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Predicting the future burden of NAFLD and NASH

  • Suzanne E. Mahady
    Affiliations
    School of Public Health & Preventive Medicine, Monash University, Clayton, Australia

    Department of Gastroenterology, Royal Melbourne Hospital, Parkville, Victoria, Australia
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  • Jacob George
    Correspondence
    Corresponding author. Address: Department of Medicine, Westmead Hospital, Westmead, NSW 2145, Australia. Tel.: +61 2 88907705; fax: +61 2 88907582.
    Affiliations
    Storr Liver Centre, The Westmead Institute for Medical Research, Westmead Hospital and University of Sydney, NSW, Australia
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      While the prevalence of non-alcoholic fatty liver disease (NAFLD) and non-alcoholic steatohepatitis (NASH) continues to rise, with both conditions increasingly recognised in primary care and specialist practice, quantifying future disease burden has always been challenging. This is largely due to the diagnostic tools currently available for NAFLD diagnosis. Ultrasound is poorly sensitive for milder forms of hepatic steatosis, while liver enzymes are variably elevated in NAFLD and may be normal in 50–80% of cases. Even the ‘gold’ standard of liver histology has a substantial measurement error.
      • Ratziu V.
      • Charlotte F.
      • Heurtier A.
      • Gombert S.
      • Giral P.
      • Bruckert E.
      • et al.
      Sampling variability of liver biopsy in non-alcoholic fatty liver disease.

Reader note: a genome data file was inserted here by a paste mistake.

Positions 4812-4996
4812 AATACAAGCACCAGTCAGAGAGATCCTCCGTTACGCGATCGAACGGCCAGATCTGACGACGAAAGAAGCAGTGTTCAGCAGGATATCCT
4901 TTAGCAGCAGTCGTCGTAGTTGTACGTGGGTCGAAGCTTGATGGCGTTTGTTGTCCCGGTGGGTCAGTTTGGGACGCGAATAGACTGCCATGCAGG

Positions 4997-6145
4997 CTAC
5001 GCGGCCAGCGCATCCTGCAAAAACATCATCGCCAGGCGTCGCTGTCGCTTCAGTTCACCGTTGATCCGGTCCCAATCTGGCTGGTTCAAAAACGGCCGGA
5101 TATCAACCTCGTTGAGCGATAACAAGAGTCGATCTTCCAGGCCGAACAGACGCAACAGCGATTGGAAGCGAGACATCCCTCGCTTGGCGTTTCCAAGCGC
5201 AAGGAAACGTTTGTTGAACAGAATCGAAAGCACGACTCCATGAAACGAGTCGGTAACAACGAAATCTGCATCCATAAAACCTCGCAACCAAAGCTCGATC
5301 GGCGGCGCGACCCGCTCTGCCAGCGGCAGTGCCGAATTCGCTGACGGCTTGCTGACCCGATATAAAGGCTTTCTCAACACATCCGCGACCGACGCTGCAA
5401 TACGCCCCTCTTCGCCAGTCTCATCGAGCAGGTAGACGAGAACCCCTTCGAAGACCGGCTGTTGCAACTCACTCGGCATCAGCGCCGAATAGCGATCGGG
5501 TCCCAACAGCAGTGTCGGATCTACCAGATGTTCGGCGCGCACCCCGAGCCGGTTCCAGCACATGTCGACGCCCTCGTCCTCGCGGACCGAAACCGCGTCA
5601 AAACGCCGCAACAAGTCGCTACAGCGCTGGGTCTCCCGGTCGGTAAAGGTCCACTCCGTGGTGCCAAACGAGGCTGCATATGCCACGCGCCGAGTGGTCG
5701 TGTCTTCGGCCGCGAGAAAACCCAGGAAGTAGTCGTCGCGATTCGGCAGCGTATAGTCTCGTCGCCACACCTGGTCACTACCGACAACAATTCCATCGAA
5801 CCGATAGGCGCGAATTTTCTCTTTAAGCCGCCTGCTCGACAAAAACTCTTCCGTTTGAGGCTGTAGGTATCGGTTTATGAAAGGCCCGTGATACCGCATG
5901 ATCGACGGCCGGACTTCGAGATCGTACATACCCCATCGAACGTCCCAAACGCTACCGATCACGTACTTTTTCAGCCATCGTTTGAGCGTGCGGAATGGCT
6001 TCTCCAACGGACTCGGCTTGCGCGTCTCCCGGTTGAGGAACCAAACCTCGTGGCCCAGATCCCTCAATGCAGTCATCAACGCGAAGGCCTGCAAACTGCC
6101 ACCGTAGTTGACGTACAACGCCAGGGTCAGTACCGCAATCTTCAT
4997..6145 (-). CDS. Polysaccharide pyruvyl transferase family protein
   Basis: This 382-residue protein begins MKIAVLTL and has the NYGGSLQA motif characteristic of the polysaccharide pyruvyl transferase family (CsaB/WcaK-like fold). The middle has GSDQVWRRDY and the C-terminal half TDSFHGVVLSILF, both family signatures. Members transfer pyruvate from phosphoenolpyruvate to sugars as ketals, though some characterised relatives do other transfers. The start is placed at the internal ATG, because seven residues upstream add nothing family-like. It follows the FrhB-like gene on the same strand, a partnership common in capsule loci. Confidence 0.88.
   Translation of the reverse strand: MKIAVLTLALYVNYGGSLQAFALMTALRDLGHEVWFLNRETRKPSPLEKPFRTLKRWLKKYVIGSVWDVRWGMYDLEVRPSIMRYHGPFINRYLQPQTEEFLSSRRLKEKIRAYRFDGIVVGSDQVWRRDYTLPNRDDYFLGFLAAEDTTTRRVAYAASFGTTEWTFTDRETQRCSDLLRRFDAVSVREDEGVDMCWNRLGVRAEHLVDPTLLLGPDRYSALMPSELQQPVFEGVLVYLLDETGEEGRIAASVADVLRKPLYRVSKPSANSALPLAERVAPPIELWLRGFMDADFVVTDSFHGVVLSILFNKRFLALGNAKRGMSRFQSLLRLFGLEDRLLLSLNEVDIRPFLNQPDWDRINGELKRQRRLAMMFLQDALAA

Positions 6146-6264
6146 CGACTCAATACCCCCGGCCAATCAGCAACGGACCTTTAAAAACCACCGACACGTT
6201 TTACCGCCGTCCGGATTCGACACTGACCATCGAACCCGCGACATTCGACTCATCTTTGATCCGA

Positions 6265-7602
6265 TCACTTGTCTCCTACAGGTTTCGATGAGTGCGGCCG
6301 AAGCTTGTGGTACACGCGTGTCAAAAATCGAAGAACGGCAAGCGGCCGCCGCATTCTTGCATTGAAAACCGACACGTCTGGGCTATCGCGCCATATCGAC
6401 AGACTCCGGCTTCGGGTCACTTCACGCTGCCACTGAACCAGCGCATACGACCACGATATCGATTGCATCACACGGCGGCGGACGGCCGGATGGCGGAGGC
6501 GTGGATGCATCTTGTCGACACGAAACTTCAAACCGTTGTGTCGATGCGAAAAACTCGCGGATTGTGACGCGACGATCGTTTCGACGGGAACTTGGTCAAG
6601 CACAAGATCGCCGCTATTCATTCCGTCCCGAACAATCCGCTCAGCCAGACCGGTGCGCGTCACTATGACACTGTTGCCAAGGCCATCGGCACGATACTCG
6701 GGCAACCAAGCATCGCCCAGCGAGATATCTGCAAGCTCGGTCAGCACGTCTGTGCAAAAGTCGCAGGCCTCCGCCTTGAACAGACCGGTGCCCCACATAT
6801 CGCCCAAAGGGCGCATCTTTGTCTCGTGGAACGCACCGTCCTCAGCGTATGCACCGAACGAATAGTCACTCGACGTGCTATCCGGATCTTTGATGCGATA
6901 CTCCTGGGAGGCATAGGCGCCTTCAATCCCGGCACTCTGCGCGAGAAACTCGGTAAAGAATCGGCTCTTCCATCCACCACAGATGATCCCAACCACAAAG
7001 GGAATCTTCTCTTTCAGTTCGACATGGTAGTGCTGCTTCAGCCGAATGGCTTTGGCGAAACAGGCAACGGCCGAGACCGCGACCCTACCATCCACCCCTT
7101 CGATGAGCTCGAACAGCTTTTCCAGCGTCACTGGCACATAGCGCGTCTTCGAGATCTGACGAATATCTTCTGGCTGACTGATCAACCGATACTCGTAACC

Compounding these issues is the lack of a standardised approach in NAFLD prevalence studies globally. Studies vary in the populations sampled (primary vs. tertiary care), the diagnostic tool used (ultrasound or enzymes), or have only considered one point in time. Accurate prevalence data is essential to inform modelling studies of NAFLD disease burden, which in turn is needed to support healthcare policy and planning.
      In this issue of the Journal, Estes and colleagues have sidestepped this problem with an innovative approach. Using population based, epidemiological data on obesity and type 2 diabetes from national health surveys, they have applied the expected prevalence of NAFLD and NASH in these conditions to provide estimates of prevalence at a population level. These data, along with figures obtained from a systematic review of prevalence studies, have been used in a Markov model to approximate the population-level prevalence of NAFLD and to improve precision compared to inclusion of data from NAFLD prevalence studies alone. As a diagnostic test for obesity, body mass index is reasonably accurate when compared against a reference standard of body fat percentage-defined obesity